MadKeithV (102058) | more than 3 years ago | (#34471626)

So why is garbage collection so bad?

'cause it tends to flush predictability right down the toilet. When is the garbage collector going to swing around to do its thing? Are you *sure* it's going to be when it has enough time to do so? Or is it going to pick exactly the wrong moment? Am I going to run out of memory at an awkward time triggering a collection of thousands of objects I haven't used in ages?

Yes, all of these have perfectly valid workarounds.
However, then you are right back to knowing exactly what your compiler and environment are going to do, and sometimes even holding its hand. Manually triggering a collection isn't all that different from handling memory management yourself.

The Right Tool for the Right Job sometimes is low level. And by the way, many great programmers know quite well what the compiler will do with particular important bits of code, and if they do not, will invoke the compiler to generate assembly or intermediate-language code to be sure. Yes, in garbage-collected languages too, I've used ILDASM quite a bit to know what C#/.NET was doing, exactly.

Re:#1 - Not managing the pointers and memory yours (5, Informative)

dhavleak (912889) | more than 3 years ago | (#34471652)

#1 - If you are a programmer, BE A PROGRAMMER and manage the pointers and memory allocations yourself. Garbage collection is for little boys. Men deal with it on their own with techniques that work and are efficient.

So mega-strongly disagree dude. Not saying you shouldn't do heavy lifting when necessary -- just that you should only do it when necessary. Don't re-invent the wheel every time. Frameworks exist that do work for you for a reason. Chose your frameworks well, understand them in depth, and you can do good things. If you "start from the first principles" every time, you end up with a humongous fucking surface of new code -- which is bound to have a nasty bug or three. It comes down to choosing the best tools for the job.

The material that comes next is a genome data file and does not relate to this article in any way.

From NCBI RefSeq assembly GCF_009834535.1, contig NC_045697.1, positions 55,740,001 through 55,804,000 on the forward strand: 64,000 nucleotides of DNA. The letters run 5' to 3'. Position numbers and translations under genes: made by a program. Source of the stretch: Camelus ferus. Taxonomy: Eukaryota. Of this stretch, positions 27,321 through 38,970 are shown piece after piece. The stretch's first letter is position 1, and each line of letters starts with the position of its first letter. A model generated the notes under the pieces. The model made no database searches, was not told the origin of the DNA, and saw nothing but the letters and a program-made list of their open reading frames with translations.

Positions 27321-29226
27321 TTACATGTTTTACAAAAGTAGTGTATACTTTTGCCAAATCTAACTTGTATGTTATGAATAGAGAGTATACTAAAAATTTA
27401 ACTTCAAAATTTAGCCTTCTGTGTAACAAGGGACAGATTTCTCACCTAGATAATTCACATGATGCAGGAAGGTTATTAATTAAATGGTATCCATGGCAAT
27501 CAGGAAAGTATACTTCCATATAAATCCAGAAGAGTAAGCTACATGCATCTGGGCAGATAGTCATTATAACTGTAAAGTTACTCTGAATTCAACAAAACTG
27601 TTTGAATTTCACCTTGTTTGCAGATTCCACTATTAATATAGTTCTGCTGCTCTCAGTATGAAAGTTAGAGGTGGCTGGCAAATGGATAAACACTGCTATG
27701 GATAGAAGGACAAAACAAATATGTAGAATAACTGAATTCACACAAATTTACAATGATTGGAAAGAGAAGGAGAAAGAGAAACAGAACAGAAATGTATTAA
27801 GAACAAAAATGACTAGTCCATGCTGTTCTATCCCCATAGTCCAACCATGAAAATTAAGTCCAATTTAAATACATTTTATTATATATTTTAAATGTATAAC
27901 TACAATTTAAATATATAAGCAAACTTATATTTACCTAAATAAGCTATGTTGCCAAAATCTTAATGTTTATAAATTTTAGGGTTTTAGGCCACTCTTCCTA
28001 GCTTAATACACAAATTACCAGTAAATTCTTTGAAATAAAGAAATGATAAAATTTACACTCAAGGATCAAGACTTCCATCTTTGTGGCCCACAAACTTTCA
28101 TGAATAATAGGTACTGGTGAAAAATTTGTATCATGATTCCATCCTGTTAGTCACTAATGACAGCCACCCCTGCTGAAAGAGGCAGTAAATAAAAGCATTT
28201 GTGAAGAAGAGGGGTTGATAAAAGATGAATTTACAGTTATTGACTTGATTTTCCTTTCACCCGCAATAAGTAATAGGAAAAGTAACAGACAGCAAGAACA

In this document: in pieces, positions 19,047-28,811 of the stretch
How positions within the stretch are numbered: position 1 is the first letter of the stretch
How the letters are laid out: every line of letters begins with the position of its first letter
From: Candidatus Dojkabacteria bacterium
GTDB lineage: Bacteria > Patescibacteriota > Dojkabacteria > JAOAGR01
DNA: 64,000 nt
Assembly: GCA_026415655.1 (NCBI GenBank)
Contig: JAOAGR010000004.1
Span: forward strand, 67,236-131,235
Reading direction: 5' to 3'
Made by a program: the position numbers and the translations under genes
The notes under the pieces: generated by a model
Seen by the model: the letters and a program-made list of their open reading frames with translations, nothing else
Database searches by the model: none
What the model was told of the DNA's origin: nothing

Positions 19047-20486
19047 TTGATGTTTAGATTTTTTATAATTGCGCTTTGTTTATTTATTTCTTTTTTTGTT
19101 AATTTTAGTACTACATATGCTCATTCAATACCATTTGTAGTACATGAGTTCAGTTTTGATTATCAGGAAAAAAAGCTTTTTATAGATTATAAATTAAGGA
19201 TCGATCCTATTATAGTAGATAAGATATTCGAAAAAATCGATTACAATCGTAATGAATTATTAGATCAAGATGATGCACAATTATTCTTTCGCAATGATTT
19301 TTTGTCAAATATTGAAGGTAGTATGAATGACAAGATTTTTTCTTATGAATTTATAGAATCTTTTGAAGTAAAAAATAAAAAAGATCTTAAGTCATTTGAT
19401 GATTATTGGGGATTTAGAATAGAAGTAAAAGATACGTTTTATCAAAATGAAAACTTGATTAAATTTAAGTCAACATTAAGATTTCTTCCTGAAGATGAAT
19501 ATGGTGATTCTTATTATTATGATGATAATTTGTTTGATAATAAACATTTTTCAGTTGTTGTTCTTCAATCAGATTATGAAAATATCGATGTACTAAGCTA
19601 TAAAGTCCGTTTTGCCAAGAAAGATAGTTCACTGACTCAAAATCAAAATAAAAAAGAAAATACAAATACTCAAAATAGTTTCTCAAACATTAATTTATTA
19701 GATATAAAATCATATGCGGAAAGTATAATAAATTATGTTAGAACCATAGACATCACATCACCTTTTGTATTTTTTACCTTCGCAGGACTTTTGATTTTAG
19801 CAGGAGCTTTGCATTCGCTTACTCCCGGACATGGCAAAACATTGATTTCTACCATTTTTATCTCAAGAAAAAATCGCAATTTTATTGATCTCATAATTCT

#2 - Initialize all variables to known values. int i; doesn't cut it. int i=0; does.

True dat. Lots security pitfalls here too -- not just garden variety bugs.

#3 - Use descriptive variable names

So true. Corollary to that: because a variable name is descriptive, don't make wanton assumptions about it.

#4 - you shouldn't be allowed to program anything new until you've been a maintenance programmer for a few years and seen the crap code that others puke into the world. Your crap code stinks too, BTW.

I'd modify this to say "always, always, always have a peer-review process". Junior devs are prevented from checking in crap because it gets caught by senior devs. The junior devs also learn quality habits from reviewing senior devs' code. Multiple reviewers is always a good thing. Review your design among the entire team before anyone writes a single line of code. Remember to keep security in mind when reviewing code. Use static analyzers when you're done with the "human" aspect of the review. Apply every imaginable quality bar to your code, and only check it in once it has passed scrutiny.

Mistakes? (2)

thermal_7 (929308) | more than 3 years ago | (#34471488)

I very rarely see programming mistakes. There seems to be 2 kinds of programmers.

- Those who care about what they do and try hard.
- Those who don't care about what they do and don't try hard